“They get to see that they are really not alone,” she said. “We have had people break out of bereavement groups that formed their own friendships, and they still continue to support each other even years after the fact of losing their spouses (or others).”

The most rewarding part for Lieb, she shared, is seeing the progress made by folks.

 “(At first), the people are so distraught, and they believe they are never going to get better, (that) they are never going to survive this tragedy that occurred,” she said. “(As time passes), you see them, and maybe though bereavement support groups or whatever they choose, you can see that they have grown.”

“Most of them have returned to Church, which I find very exciting,” she continued. “They are finding their solace in the hands of God.”

From parents of suicide victims to men and women who have lost spouses of many decades, Lieb says that the individual cases vary greatly but the results seen in many of the clients are equally rewarding and inspiring.

 “It is just a phenomenal thing to see them go from not being able to say more than a sentence without breaking down in tears, to seeing them laughing…they can laugh again, they can move on with their lives,” she said. “It doesn’t mean that the hurt has disappeared, but they can function.”

 Deacon Mike Mullarkey, of Epiphany Parish, Brick, has been involved in bereavement ministry and counseling for close to 30 years. While he is presently working mostly with counseling Superstorm Sandy survivors – many of whom have lost homes and most of their possessions, and are in somewhat similar processes of grief – he said that the resources available at the parish level for those in grief are extraordinary.

Those involved in ministering to the grief-stricken have often experienced losses themselves, he added, including some who have lost multiple spouses in their lifetimes.

“I think it just opens the door for people when they realize that the people on the team have been there,” he said. “What helps people to begin to build the relationships and be open and vulnerable, is that they realize the people on the team have been through it.”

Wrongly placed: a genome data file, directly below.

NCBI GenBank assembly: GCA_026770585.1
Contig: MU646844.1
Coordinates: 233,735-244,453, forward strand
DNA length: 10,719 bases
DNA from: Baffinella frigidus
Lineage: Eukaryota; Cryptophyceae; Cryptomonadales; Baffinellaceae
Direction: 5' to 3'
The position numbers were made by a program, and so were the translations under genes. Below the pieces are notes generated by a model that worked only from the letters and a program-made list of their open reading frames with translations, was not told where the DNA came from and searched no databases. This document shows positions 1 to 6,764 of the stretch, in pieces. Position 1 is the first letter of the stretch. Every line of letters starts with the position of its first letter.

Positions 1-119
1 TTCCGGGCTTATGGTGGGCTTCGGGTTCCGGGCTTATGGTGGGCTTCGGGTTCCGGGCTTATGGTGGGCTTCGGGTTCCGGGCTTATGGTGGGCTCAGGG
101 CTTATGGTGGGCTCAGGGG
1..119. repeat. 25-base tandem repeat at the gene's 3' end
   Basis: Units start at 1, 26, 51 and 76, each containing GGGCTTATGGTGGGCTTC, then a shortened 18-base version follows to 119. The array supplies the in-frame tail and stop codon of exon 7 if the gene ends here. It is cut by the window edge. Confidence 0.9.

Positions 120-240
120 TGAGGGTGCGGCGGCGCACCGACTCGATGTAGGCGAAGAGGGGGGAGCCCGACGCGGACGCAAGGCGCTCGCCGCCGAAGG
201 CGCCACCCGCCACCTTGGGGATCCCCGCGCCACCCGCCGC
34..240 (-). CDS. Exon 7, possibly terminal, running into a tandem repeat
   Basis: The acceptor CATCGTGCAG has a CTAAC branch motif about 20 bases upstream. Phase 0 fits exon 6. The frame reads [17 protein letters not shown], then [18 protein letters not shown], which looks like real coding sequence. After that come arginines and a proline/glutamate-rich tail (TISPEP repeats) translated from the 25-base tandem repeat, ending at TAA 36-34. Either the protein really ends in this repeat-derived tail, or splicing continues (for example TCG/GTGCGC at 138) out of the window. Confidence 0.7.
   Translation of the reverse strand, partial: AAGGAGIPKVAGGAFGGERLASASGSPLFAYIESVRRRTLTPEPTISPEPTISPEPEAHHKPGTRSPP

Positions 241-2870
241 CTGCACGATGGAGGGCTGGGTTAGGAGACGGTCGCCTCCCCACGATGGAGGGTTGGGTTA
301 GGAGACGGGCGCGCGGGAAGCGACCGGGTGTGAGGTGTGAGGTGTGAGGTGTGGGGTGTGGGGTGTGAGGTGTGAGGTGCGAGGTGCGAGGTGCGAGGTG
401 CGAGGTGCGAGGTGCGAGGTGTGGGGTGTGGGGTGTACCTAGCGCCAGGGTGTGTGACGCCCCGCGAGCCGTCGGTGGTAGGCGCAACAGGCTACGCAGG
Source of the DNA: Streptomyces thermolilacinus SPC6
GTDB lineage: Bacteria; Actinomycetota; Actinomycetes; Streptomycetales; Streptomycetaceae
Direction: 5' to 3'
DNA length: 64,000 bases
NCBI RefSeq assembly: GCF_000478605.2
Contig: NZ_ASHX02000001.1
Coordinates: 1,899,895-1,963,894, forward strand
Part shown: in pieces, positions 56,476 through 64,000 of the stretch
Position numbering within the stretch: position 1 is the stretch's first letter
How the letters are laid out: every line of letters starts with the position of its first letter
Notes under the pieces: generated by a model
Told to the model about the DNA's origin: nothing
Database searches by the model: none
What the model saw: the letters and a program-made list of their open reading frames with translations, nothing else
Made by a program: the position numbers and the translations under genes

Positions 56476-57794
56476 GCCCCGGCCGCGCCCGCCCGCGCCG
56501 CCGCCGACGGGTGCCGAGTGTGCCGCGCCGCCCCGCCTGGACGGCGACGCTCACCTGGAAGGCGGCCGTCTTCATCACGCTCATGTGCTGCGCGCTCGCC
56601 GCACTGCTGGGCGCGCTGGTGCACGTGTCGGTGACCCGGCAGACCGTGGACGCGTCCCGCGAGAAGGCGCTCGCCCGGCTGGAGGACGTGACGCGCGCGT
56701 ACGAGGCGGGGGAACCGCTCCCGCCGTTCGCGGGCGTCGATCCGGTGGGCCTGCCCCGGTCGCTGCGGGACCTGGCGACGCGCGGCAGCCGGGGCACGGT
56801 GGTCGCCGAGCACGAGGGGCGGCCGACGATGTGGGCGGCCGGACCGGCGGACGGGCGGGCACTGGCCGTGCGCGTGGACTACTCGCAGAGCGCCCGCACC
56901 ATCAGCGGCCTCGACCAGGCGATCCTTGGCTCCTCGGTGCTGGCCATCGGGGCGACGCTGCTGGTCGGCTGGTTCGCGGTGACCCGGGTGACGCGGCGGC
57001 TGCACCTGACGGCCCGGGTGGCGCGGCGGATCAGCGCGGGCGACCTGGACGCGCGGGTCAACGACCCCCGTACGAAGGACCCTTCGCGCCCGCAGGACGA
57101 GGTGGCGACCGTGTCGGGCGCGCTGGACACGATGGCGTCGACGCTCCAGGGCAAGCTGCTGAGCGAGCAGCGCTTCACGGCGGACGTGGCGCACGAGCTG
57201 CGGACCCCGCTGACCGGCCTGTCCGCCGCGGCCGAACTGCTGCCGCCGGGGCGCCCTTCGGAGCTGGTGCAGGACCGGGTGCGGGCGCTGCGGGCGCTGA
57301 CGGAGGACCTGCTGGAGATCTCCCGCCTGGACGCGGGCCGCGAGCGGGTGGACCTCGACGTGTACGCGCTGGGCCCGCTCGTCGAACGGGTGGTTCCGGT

Losses can affect each individual person in vastly different ways, he said, and such ministries provide support that can be tailored, in a sense, to each person.

He echoed Lieb’s comments when talking about how rewarding it is to see the progress in participants.

“Clearly, they never get back to where they were before the loss, yet there are some people that get even greater spirituality or faith than prior to the tragedy,” he said. “That gives hope to those people … it gives hope to families and friends.”

Deacon Bob Tharp of St. Raphael-Holy Angels Parish, Hamilton, has been involved in bereavement counseling for more than 18 years now, and he helps coordinate his parish’s group that meets once a month.

 “It really is an opportunity for the people who are grieving to share their experiences and reality with other grieving people,” he said, adding that the moniker “grief shared is grief diminished” rings true. “As they see other people dealing with the issues they are dealing with … they get a great deal of healing out of it.”

 Like Lieb, Tharp understands the somewhat paradoxical nature of the ministry.

 “The greatest reward we get is when someone has healed and doesn’t need us anymore,” he said. “The greatest reward I get is when someone no longer comes.”